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There's a well-known article for solving graph isomorphism problem in polynomial time. Many other articles on the subject of isomorphism mention it as a possible "alternative", but note that is not applicable in general case and move on presenting their approach.

However, I'm interested in solving subgraph isomorphism in the context of chemical structures. Majority of graphs in this domain are, in fact, of bounded degree. This is a result of chemical properties, where bonds (edges) are result of valence electron pairings. Because there's only limited number of electrons on valence shelve, so is the number of edges limited. I doubt there are chemical structures where atom has more than 7 bonds. Even if such exotic example would arise, it would be easy to identify and use more general algorithm for it.

The problem is I didn't find any practical implementation of the polynomial-time algorithm or any follow up work that would consider the idea from more practical perspective. The established algorithm for subgraph isomorphism in chemoinformatics seems to be VF2. There were some other related questions asking for a more digestible explanation, but I'm specifically looking for implementation and why can't I find any. Is the approach somewhat obsolete, forgotten, too hard to explore, or is there other issue why not use it?

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    $\begingroup$ The bounded degree graph isomorphism algorithm does not, in general, given an efficient algorithm for bounded-degree subgraph iso. Also, even for graph iso, Luks' algorithm seems to be very impractical compared to existing general software for graph iso. $\endgroup$ – Joshua Grochow Jan 31 '18 at 16:33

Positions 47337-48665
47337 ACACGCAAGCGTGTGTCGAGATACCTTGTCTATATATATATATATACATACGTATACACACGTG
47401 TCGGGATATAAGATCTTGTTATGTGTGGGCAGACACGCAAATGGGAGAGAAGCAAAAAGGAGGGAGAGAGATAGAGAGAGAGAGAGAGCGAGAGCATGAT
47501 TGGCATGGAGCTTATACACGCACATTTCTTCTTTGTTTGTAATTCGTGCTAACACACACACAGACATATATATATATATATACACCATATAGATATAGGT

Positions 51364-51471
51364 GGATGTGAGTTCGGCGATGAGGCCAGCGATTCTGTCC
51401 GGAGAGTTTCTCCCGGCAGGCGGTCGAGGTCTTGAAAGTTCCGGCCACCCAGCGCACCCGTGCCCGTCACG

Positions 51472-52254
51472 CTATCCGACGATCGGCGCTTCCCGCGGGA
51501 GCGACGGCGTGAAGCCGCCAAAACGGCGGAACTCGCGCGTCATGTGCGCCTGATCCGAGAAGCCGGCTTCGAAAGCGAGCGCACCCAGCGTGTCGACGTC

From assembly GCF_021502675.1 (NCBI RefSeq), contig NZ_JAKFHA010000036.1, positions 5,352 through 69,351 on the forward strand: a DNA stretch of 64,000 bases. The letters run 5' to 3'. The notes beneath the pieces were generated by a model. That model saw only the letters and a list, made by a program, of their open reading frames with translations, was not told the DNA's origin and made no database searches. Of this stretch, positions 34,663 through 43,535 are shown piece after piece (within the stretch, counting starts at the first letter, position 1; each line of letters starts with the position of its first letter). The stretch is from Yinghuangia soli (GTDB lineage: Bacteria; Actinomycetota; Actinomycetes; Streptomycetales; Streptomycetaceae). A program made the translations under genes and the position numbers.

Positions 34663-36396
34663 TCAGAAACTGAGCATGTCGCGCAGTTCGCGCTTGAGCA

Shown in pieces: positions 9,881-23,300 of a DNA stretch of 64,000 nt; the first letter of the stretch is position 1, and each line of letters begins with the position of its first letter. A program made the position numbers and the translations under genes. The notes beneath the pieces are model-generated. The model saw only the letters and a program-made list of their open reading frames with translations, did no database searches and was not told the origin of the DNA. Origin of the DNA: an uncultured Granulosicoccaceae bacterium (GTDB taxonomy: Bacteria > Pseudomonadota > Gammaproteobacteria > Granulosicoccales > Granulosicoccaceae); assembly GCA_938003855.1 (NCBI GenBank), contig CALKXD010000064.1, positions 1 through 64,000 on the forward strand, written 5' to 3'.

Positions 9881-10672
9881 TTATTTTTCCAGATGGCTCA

• $\begingroup$ Do your subgraphs have a bounded number of vertices? $\endgroup$ – Samuel Schlesinger Jan 31 '18 at 17:06
  • $\begingroup$ Or bounded treewidth? $\endgroup$ – holf Jan 31 '18 at 17:15
  • $\begingroup$ @SamuelSchlesinger In general no, but there could be a threshold (say 100). There is a screening step before the subgraph algorithm which can tell, whether there's possibility of finding subgraph. The screening is more successful with increasing subgraph size. So smaller subgraphs will comprise most of the algorithm invocations. $\endgroup$ – Raven Jan 31 '18 at 20:15
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    $\begingroup$ That does not help very much, it gives you an $O(n^{100})$ time algorithm but that is sadness. On the other hand, @holf seems to have the right idea: this blog post discusses the empirical treewidth of molecules and it seems you can think of it as being essentially bounded. nanoexplanations.wordpress.com/2011/02/28/… $\endgroup$ – Samuel Schlesinger Jan 31 '18 at 20:31

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